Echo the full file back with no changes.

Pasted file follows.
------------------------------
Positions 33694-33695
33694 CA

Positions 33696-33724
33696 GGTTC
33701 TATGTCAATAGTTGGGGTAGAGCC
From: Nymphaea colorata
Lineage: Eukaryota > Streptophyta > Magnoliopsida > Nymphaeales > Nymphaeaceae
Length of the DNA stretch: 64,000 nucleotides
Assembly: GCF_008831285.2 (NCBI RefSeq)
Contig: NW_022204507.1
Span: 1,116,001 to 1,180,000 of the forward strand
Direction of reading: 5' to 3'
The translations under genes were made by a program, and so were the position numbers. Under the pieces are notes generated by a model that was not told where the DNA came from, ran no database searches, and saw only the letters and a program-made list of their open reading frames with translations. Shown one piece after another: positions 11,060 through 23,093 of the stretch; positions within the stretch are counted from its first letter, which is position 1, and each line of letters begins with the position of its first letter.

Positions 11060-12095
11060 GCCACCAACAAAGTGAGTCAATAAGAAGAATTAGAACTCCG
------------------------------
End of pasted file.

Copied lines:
Positions 33694-33695
33694 CA

Positions 33696-33724
33696 GGTTC
33701 TATGTCAATAGTTGGGGTAGAGCC
From: Nymphaea colorata
Lineage: Eukaryota > Streptophyta > Magnoliopsida > Nymphaeales > Nymphaeaceae
Length of the DNA stretch: 64,000 nucleotides
Assembly: GCF_008831285.2 (NCBI RefSeq)
Contig: NW_022204507.1
Span: 1,116,001 to 1,180,000 of the forward strand
Direction of reading: 5' to 3'
The translations under genes were made by a program, and so were the position numbers. Under the pieces are notes generated by a model that was not told where the DNA came from, ran no database searches, and saw only the letters and a program-made list of their open reading frames with translations. Shown one piece after another: positions 11,060 through 23,093 of the stretch; positions within the stretch are counted from its first letter, which is position 1, and each line of letters begins with the position of its first letter.

Positions 11060-12095
11060 GCCACCAACAAAGTGAGTCAATAAGAAGAATTAGAACTCCG